UK Art Museum now free for all

By Rebecca Watters

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The UK Art Museum will offer free admission to everyone for the first time in UK history.

The museum, which is located in the Singletary Center for the Fine Arts, has also extended its hours and brought in more lectures and programs to entice students to take advantage of the under-utilized campus resource.

“With all these changes, we are really trying to become more well-known on campus,” visitor services manager Michaela Miles said. “We are one of only two accredited art museums in the state, and we want people to visit and take advantage of all the resources we have to offer.”

In addition, there is now a student membership that costs $10 and is only a one-time fee. Members receive special perks and are invited to see special events.

The Art Museum is separated by floors, which organize the different types of art and exhibits. Downstairs, there are temporary exhibits, which currently include sculptures by Jim Dine, and an authentic totem pole. Upstairs, the museum displays its permanent collection of professional artwork, which includes everything from portraits to photographs and drawings to political protest posters.

“We try to display all the different mediums of art,” said Stuart Horodner, director of the art museum. “We want everything that artists make art about here in the museum.”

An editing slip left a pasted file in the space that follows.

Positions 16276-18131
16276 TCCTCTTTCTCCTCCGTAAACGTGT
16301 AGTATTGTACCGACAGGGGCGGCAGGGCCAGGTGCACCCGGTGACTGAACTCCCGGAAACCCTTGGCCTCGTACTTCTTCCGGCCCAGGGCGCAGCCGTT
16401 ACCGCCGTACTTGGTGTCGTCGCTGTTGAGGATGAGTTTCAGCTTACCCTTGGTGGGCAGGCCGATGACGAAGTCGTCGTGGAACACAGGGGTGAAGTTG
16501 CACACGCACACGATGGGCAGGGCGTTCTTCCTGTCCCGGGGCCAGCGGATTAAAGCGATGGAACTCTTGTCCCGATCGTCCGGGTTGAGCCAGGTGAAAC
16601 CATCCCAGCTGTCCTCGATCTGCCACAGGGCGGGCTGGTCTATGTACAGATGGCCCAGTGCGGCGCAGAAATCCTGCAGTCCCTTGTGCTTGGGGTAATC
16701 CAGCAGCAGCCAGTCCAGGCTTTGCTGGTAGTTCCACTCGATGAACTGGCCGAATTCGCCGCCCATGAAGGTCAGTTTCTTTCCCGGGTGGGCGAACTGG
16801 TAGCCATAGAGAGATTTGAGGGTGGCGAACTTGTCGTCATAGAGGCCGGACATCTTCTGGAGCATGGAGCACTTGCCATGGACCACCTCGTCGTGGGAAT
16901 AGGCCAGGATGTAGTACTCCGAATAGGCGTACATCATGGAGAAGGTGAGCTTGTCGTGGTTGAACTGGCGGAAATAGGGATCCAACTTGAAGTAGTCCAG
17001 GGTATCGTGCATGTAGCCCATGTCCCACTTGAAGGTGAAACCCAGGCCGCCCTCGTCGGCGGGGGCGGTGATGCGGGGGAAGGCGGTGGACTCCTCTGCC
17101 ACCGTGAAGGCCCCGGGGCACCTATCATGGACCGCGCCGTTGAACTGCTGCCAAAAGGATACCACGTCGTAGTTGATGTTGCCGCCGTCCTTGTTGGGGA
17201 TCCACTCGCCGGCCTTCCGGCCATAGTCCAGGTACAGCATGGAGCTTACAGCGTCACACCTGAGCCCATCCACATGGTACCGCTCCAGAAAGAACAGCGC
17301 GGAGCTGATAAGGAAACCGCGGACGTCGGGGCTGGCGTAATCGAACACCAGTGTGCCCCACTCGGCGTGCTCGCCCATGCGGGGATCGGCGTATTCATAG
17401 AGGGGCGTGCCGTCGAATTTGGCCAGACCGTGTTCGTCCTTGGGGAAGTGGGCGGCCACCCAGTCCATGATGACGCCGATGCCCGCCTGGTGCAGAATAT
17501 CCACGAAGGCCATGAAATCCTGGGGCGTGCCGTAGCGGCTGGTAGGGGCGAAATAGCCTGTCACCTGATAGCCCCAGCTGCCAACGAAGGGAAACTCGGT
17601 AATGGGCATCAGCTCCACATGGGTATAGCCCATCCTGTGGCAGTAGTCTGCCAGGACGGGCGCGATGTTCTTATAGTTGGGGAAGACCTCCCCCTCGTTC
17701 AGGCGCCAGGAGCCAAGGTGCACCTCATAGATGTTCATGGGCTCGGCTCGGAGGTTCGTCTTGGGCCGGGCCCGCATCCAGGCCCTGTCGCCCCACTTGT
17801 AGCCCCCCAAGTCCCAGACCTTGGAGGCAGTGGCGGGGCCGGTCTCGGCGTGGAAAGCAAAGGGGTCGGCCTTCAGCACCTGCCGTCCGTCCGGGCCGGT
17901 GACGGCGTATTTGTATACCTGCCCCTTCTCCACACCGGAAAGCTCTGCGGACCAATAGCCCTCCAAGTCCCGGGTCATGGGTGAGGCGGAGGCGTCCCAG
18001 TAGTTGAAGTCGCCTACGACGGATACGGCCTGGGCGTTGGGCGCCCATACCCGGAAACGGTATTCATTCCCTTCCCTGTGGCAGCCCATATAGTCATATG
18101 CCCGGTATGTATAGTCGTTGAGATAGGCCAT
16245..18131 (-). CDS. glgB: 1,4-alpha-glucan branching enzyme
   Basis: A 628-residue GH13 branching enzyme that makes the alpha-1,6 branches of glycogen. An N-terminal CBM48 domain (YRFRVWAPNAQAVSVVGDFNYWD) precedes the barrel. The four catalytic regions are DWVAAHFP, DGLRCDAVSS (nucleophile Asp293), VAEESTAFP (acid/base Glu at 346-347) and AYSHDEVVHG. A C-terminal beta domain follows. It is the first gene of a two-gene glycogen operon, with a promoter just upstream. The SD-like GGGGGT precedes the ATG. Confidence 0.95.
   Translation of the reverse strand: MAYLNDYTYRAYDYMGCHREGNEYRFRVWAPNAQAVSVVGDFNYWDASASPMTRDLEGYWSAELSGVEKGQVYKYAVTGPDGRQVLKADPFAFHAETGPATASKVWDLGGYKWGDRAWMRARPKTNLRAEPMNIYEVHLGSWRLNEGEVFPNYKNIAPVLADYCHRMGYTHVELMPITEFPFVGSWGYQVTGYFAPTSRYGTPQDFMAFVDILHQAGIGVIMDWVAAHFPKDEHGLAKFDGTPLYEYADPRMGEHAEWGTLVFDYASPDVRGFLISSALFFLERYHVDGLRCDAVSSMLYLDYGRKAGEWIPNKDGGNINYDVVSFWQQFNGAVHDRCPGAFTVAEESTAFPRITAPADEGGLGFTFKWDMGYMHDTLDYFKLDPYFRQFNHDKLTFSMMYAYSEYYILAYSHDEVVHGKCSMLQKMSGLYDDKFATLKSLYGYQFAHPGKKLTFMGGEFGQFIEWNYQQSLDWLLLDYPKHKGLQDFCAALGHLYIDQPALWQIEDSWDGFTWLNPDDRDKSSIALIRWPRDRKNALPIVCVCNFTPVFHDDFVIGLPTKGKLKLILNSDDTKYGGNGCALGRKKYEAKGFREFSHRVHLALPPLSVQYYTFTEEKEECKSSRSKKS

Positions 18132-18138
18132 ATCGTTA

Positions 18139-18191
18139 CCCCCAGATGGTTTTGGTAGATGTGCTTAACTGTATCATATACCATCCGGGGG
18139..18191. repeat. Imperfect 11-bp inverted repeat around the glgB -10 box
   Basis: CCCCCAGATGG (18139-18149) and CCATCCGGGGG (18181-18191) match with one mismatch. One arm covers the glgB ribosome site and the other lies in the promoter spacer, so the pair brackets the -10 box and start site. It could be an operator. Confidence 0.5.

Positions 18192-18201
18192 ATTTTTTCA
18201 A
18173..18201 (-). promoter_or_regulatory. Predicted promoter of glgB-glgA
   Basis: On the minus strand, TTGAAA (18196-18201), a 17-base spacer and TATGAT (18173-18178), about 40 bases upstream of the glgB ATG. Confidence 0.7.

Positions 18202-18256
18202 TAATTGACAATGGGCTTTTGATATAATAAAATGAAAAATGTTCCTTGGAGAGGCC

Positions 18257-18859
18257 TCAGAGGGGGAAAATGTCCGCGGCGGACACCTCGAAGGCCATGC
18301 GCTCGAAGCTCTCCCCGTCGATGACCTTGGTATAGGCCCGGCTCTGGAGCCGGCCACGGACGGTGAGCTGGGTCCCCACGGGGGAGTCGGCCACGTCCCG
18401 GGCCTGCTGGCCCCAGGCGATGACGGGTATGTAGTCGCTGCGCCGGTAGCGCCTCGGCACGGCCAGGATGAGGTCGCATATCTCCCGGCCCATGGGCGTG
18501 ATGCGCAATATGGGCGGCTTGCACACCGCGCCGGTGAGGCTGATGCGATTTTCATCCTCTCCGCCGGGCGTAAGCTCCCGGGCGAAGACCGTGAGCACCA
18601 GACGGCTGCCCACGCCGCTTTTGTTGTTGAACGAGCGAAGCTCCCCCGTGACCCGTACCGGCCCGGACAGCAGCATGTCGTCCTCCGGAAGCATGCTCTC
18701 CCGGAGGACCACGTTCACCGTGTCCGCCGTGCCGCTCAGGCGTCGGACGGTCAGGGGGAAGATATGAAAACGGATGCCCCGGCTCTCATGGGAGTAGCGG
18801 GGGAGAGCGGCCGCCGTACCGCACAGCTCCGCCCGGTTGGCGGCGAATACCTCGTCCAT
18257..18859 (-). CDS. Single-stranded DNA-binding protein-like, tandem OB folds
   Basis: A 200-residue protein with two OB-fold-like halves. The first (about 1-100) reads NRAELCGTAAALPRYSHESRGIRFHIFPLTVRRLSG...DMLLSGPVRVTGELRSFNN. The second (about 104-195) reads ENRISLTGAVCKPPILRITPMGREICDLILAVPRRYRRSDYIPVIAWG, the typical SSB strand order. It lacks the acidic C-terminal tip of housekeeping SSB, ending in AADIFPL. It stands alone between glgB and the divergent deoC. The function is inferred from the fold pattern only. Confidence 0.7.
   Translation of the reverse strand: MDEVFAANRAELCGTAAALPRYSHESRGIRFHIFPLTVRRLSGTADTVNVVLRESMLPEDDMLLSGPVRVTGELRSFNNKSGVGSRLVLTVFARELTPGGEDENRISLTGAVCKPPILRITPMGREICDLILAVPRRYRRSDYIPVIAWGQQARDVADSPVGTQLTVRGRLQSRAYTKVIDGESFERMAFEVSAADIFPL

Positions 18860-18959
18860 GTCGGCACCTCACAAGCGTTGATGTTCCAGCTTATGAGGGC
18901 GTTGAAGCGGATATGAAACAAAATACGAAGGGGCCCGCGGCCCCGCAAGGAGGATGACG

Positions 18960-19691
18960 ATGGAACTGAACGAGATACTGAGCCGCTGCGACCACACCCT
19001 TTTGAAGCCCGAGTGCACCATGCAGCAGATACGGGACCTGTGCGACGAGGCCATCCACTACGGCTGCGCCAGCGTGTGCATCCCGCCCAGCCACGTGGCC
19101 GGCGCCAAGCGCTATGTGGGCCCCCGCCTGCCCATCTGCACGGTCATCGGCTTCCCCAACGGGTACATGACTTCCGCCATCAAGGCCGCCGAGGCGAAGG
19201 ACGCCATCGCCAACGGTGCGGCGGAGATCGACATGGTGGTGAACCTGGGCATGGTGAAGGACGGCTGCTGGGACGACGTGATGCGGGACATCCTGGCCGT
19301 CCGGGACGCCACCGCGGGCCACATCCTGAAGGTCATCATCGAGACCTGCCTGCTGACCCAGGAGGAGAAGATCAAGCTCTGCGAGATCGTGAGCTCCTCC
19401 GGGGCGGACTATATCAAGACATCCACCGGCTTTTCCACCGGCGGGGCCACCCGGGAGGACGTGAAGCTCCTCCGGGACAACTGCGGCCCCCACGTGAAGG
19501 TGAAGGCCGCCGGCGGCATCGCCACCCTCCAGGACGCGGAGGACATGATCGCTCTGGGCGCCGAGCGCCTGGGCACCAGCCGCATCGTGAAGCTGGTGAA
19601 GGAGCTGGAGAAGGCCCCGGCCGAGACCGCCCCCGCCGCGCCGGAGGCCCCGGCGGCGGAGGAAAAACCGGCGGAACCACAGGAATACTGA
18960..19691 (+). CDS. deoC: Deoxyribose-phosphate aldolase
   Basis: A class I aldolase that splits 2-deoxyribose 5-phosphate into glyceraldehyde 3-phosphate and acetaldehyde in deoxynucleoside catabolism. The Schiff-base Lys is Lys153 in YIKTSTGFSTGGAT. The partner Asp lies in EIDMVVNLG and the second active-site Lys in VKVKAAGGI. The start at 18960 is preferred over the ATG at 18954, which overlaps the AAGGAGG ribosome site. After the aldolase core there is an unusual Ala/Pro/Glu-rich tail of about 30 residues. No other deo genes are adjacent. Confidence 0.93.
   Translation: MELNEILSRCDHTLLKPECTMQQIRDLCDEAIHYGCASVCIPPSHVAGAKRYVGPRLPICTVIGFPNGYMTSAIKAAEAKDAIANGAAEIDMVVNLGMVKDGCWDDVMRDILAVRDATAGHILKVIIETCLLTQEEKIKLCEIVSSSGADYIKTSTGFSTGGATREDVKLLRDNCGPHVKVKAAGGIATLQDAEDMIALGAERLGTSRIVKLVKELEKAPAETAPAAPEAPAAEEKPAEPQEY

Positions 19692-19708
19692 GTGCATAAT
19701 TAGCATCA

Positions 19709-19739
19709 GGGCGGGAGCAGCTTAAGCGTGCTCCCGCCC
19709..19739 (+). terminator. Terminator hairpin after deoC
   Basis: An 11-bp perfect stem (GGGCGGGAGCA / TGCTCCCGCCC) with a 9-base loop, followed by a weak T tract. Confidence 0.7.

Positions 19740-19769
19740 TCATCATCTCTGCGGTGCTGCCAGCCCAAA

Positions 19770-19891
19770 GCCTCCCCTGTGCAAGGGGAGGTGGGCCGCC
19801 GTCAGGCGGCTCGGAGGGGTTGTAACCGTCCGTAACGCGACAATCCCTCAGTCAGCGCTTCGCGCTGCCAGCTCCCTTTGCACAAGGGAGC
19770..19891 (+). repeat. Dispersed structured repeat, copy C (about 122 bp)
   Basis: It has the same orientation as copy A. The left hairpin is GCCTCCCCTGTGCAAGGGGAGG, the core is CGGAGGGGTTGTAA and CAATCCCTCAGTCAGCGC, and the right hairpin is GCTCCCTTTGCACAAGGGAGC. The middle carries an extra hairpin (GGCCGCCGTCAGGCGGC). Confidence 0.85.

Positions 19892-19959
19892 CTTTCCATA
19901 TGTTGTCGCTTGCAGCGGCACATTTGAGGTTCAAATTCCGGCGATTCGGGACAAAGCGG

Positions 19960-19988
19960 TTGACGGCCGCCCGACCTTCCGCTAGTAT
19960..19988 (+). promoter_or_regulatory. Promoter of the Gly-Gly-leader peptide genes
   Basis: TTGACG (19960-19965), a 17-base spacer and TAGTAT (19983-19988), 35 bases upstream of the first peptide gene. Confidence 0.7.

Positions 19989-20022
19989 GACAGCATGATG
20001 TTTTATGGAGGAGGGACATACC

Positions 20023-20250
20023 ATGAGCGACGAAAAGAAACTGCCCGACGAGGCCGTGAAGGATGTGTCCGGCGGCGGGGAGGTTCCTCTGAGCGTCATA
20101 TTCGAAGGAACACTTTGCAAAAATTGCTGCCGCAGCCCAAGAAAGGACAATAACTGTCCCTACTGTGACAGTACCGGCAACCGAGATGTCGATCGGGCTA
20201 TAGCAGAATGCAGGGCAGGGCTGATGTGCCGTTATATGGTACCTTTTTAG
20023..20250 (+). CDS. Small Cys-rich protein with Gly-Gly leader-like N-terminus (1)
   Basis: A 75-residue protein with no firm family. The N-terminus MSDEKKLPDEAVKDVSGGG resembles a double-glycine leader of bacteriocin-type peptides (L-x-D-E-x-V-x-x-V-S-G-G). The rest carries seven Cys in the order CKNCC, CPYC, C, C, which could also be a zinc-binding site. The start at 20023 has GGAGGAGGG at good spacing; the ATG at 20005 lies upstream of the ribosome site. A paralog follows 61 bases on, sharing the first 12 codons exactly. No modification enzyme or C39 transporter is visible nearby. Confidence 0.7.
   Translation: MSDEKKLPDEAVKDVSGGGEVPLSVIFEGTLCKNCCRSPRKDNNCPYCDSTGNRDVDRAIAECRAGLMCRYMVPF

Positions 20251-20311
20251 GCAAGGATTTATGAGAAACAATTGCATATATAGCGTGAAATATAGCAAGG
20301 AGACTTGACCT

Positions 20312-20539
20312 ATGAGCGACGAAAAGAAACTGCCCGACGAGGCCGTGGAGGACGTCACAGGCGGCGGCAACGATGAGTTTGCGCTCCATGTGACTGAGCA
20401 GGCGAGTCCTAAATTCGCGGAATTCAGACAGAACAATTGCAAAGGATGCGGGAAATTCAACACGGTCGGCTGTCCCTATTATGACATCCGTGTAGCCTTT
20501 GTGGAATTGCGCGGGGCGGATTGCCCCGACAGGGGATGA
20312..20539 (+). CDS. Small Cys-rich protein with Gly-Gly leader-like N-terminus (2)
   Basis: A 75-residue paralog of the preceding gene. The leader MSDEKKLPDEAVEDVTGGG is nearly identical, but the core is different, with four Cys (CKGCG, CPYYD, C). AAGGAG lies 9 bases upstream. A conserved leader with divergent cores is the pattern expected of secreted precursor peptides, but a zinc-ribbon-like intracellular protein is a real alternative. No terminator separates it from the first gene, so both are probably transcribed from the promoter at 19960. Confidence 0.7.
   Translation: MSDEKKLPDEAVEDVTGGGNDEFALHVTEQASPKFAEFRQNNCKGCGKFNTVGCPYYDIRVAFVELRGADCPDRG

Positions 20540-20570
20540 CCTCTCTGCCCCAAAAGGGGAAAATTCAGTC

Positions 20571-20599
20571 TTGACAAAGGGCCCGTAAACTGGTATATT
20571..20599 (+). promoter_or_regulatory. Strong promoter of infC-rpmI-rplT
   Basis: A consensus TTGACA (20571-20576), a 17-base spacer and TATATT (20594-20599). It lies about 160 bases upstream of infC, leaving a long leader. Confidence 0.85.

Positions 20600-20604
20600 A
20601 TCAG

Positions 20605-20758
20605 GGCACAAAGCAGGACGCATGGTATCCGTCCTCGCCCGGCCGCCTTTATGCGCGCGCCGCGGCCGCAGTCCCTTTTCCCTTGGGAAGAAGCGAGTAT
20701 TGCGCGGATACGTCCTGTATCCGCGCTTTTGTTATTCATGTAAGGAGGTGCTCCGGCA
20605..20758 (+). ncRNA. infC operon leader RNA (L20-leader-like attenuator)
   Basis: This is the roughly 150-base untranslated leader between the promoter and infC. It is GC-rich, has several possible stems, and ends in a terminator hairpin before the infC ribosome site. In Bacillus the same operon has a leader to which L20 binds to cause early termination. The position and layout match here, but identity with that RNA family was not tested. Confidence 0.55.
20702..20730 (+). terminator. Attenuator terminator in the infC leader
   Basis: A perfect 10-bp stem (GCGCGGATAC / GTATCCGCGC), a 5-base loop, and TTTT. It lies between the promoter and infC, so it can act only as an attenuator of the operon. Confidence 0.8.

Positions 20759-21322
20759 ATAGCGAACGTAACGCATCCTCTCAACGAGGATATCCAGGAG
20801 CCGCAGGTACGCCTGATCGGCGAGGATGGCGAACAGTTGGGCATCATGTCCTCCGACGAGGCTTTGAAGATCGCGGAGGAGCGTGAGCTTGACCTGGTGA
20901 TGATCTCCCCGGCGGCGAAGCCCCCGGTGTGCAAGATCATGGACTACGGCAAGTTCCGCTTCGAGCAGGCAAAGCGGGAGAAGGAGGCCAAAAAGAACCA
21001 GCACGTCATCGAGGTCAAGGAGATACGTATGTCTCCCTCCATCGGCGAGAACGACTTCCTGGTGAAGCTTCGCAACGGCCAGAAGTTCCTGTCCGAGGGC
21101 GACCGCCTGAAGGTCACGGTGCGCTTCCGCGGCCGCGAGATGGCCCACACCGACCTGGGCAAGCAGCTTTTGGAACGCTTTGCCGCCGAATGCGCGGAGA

In addition to their exhibits, it is the job of museum curator Janie Welker to organize lectures and presentations at the museum. This semester, there are a total of four lectures, including one by Nina Katchadourian on Oct. 2. In these lectures, the artists attend and speak to students, and give them the opportunity to ask questions.

“We give students the chance to talk to professionals in the field, which is something really unique,” Welker said.

Besides university students, the museum also attracts many outside visitors, including elementary students. For many elementary school students, the visit is their first time at a museum. The staff works to include engaging art work for all audiences, especially children.

“Right now we have the totem pole here, and it’s impossible to describe it without actually seeing it in person. It’s amazing to stand in front of it and see how tall it really is,” Welker said.

Art students can use the museum as a resource to meet artists, but they can also use it to learn skills they may use in their career someday. For Kayla Burton, a graduate of UK who now works as a gallery staff member, the museum has taught her things she never would have learned in a classroom setting.

“It is such a hands-on experience. I’ve learned how to package art, how to hang and display it, and I give tours,” Burton said. “You can’t really learn the craft of something unless you actually do it.”

Besides being a resource, the museum is one of the only places to actually see work close up and speak with others about the history and culture of professional artwork. A museum setting is unique in that it allows students to study art work first-hand, which is important in the world of visual art.

“There’s a huge difference between seeing art on a computer screen and actually standing in front of it in person,” museum preparator Alan Rideout said.

A full schedule of the museum’s events can be found online.